In the system 100, the data rate may be affected by crosstalk interference between the communication lines L1-Ln.
A scheduler can be added to the distribution point 110 to avoid crosstalk interference. The scheduler allows one subscriber to communicate at a time. Interface to G. It would have to be defined between the hn processing device 125 1 -125 n and the scheduler. In this way, each user can achieve a high peak rate without being affected by crosstalk.
However, when using scheduling, the communication lines L1-Ln become a shared medium, and the average data rate is inversely proportional to the number of active lines. With the scheduler, there is only one active line at a time.
Vectoring can be used to improve performance. Vectoring is also referred to as crosstalk elimination. Crosstalk cancellation improves data rate and allows simultaneous communication over multiple lines rather than scheduling. Crosstalk elimination in VDSL2 is ITU G., also known as a vector recommendation. 993.5, “Self-FEXT cancellation (vectoring) for use with VDSL2 transceivers”, Series G: Transmission Systems and Media, Digital Systems and Network. 993.5, April 2010.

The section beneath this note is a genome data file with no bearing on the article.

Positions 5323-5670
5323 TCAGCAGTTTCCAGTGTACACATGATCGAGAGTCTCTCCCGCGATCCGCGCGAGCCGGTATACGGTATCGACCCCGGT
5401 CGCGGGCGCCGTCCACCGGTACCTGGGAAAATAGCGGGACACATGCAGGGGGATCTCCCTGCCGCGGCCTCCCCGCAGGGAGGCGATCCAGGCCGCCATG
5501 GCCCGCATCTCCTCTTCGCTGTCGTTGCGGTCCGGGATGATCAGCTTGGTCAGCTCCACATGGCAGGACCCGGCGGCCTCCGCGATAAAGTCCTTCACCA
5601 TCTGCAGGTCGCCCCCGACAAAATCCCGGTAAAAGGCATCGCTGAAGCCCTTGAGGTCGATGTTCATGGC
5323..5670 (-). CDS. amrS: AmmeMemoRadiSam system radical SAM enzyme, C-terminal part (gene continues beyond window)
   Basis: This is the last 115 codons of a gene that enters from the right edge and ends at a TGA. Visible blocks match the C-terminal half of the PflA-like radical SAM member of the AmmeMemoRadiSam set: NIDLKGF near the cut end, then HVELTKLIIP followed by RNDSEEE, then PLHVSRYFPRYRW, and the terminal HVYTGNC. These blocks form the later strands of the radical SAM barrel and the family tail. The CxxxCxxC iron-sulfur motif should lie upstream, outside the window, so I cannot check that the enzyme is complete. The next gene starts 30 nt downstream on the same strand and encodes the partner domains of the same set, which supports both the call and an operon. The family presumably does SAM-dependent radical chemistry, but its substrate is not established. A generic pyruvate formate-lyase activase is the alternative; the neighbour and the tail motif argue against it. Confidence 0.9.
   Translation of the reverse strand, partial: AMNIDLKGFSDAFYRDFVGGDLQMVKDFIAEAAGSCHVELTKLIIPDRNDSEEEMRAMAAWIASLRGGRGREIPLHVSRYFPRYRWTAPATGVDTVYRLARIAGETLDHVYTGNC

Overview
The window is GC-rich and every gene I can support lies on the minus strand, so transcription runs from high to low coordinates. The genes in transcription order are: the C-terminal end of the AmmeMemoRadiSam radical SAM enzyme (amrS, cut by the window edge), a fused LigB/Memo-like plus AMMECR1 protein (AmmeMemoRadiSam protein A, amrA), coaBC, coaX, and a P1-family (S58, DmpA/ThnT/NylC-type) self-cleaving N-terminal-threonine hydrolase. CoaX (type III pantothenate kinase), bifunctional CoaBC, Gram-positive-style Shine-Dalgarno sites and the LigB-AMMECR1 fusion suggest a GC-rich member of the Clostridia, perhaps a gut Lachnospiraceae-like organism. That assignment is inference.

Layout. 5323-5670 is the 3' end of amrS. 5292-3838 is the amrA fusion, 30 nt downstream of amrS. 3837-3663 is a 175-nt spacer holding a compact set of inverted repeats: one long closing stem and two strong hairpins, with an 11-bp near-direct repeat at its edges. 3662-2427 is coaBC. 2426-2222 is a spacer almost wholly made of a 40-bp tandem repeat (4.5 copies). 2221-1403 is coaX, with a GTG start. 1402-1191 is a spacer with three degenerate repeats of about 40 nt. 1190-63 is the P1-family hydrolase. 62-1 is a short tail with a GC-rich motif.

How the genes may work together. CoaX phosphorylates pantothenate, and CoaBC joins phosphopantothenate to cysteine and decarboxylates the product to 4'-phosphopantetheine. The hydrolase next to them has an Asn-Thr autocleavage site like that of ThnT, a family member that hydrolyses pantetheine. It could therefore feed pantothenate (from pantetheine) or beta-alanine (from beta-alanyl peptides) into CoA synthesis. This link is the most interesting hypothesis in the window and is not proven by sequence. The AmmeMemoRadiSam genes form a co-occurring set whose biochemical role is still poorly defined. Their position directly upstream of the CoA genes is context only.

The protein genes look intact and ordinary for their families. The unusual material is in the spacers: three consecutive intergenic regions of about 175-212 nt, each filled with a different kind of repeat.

G. Vector adds crosstalk cancellation capability to VDSL2. This allows for high data rates (eg, tens of Mbps) over medium distances (eg, hundreds of meters). However, the limitation of the VDSL2 standard up to 30 MHz is G. It does not allow the vector to fully exploit the data rates that can be achieved over short distances of less than 200 m. In other words, signals transmitted by VDSL2 devices are only allowed to use frequencies from 0 to 30 MHz. This was not a problem in the past. This is because frequencies higher than 30 MHz do not travel very far through the paired cable. However, as FTTdp is being considered, the signal does not need to travel very far because of the short cable, and therefore frequencies well above 30 MHz are useful.
FIG. 2 shows a conventional system for vectoring (crosstalk elimination). As shown in FIG. 2, the system 200 includes a distribution point 210 and customer premises equipment (CPE) 250 1 -250 n .